Although we loved horses we knew nothing about training one. When he was about 2 1/2 “riding” lessons started. Jack became somewhat of our local bucking bronco for friends and relatives to try their hand at. He had this habit of rearing really high until his rider tumbled backwards. I remember all the rodeos we had in his pasture and shake my head now. It is not how you train a horse but I know better now.

Around the same time a neighbor’s mare showed up and she ended up staying. Thankfully Isabel was trained to ride and she became the first horse I rode on a regular basis but we never really liked each other. We tolerated each other. So one horse turned into two, then three, then four, and soon we had five horses. Jack was turned into a gelding when he was nine and there are many days where he still has the temperament of a stallion.

He was nine when I left for collage in Montana. I met a great couple there who took me under their wing and taught me about horses, their behavior, and how to work with them. A year later we took a road trip and brought Jack to Montana. I boarded him at my friends house for the next three years while they helped me train him. We had a lot of adventures while we were there and Jack turned into a great trail horse (mostly). He rarely spooked even when we kicked up Mule deer and ran across rattle snakes. He would go up and down ditches and step over logs without trying to jump over them. We had a great few years there before we moved back to Wisconsin.

Blaze and Goliath

Back home to the north woods of Wisconsin Jack met back up with his fist love, Miss Isabel. Isabel and two of Jack’s sons, Goliath and Blaze, still lived at my parent’s farm. While I lived there I worked with them on ground work and was able to sell Blaze to a lovely girl. She was one of the flag girls in the Spooner Rodeo a year later and I was so happy to watch them gallop around the arena. Jack and I spent many hours exploring the various logging trails in the area. He impressed me a few times with his ability to gingerly step over various brush and logs that most horses would balk at or freak out about. Not to say he was always good. Half the time I had to fight him for every inch of ground to leave his darling Isabel behind. Jack has a tendency to be stubborn and tries to muscle his way in whichever direction he wants to go.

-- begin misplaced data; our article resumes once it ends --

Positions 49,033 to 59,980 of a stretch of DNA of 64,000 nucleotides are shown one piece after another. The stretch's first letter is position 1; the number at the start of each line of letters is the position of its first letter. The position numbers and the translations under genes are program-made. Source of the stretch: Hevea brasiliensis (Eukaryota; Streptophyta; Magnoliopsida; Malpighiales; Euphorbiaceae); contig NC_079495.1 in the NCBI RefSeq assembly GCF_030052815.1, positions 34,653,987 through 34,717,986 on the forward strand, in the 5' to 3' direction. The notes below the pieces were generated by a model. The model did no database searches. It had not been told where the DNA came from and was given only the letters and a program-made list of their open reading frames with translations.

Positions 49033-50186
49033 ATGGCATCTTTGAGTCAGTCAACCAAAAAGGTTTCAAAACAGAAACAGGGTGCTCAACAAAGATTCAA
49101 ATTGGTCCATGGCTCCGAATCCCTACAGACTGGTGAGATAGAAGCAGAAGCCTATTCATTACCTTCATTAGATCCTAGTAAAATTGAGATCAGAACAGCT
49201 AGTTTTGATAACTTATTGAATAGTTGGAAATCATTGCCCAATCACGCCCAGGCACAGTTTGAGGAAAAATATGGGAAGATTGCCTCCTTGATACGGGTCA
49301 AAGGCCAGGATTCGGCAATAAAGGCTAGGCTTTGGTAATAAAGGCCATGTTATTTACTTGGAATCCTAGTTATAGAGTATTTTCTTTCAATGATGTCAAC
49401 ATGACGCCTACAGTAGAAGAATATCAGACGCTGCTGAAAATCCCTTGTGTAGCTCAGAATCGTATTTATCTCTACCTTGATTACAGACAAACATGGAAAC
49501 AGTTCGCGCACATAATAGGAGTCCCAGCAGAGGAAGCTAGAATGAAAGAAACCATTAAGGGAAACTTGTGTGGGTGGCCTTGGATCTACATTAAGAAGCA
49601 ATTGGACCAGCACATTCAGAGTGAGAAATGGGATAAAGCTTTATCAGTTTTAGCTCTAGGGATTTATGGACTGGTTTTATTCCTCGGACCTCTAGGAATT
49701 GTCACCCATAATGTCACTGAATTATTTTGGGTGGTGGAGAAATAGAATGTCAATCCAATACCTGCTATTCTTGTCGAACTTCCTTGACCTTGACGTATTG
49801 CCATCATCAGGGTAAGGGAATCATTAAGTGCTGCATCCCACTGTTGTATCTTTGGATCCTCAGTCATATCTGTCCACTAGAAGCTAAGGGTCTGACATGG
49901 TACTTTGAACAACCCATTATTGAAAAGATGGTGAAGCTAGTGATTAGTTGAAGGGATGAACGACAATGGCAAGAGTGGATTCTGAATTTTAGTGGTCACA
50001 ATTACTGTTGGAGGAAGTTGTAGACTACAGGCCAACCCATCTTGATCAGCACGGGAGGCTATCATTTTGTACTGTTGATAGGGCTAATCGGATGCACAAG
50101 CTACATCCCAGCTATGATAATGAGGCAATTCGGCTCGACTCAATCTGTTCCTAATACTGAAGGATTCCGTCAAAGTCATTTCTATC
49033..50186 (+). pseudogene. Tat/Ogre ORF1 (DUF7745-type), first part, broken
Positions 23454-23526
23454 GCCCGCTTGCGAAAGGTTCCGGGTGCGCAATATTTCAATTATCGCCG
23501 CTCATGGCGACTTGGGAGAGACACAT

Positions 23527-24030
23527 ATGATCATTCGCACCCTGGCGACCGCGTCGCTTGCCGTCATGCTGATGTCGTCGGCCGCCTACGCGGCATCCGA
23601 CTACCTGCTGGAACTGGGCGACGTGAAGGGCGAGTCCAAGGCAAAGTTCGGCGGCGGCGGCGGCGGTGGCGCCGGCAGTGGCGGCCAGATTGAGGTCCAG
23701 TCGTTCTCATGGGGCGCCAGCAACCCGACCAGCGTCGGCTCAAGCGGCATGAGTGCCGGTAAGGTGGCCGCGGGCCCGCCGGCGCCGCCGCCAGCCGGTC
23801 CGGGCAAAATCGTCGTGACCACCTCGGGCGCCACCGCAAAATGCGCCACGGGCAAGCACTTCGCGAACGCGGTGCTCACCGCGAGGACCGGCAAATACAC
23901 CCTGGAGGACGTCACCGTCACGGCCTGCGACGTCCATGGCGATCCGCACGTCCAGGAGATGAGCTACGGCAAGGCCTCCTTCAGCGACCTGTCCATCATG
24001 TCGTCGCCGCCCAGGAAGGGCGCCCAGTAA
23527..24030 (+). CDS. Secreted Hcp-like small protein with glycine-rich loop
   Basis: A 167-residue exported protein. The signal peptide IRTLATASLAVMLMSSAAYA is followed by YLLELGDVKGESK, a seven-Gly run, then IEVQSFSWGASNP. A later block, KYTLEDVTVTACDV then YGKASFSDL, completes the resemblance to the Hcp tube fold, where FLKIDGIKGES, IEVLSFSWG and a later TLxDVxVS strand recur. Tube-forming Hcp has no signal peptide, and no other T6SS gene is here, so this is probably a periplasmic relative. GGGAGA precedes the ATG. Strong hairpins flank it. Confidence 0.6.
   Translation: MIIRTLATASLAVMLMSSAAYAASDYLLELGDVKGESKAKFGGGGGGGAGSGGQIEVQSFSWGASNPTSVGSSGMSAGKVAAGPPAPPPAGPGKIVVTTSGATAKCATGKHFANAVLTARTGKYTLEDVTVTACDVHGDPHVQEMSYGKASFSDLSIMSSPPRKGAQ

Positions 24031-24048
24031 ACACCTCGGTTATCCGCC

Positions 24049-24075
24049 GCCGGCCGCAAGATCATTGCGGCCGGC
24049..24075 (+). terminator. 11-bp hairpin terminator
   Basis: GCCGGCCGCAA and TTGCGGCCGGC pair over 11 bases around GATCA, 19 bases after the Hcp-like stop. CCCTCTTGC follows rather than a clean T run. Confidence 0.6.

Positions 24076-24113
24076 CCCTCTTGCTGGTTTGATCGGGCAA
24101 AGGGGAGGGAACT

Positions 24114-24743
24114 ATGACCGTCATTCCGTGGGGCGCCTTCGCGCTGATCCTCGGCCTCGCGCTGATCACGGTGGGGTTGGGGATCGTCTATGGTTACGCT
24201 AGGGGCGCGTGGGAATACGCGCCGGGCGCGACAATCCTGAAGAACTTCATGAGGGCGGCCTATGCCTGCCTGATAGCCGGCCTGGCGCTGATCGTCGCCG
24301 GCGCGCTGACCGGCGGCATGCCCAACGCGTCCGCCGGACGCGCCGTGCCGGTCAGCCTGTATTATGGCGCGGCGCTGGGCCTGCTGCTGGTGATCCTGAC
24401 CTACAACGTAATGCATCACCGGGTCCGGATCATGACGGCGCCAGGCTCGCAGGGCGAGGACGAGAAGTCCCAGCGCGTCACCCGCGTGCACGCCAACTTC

Jack has been at our hobby farm since 2012 when we bought it. Until last year his only pasture pals have been the goats which he pretends aren’t there. He doesn’t bother them, like cows, but he doesn’t like their company either. I think he has been happier or at least more engaged since we brought Melody home last year. Unfortunately he has been more difficult to work with because she is here and he feels the need to show off for her and act like a 5 year old stallion some days. He’s been getting better now that my sister has been riding with me and it is nice to go out with someone again. Jack and I have only been having solo adventures for the last 10 years now.

His health has been in a slow but steady decline for the last 3 years. It started with a gum problem that made it hard for him to eat. After we were able to heal this problem arthritis in his joints made riding a bit more difficult. His arthritis is easily managed with exercise and bute (phenylbutazone) which is a pain reliever/anti-inflammatory before and sometimes after a ride depending on how far we travel. He has also become increasingly picky with his water which causes him to become dehydrated. For the last two springs he has been getting mites from somewhere which we treat with ultra boss, a pour-on insecticide for livestock. This year during his spring vet check I was told he has developed a heart murmur. Weight retention will be harder and he may start to tire faster. If he starts to tire easily our riding days will be over.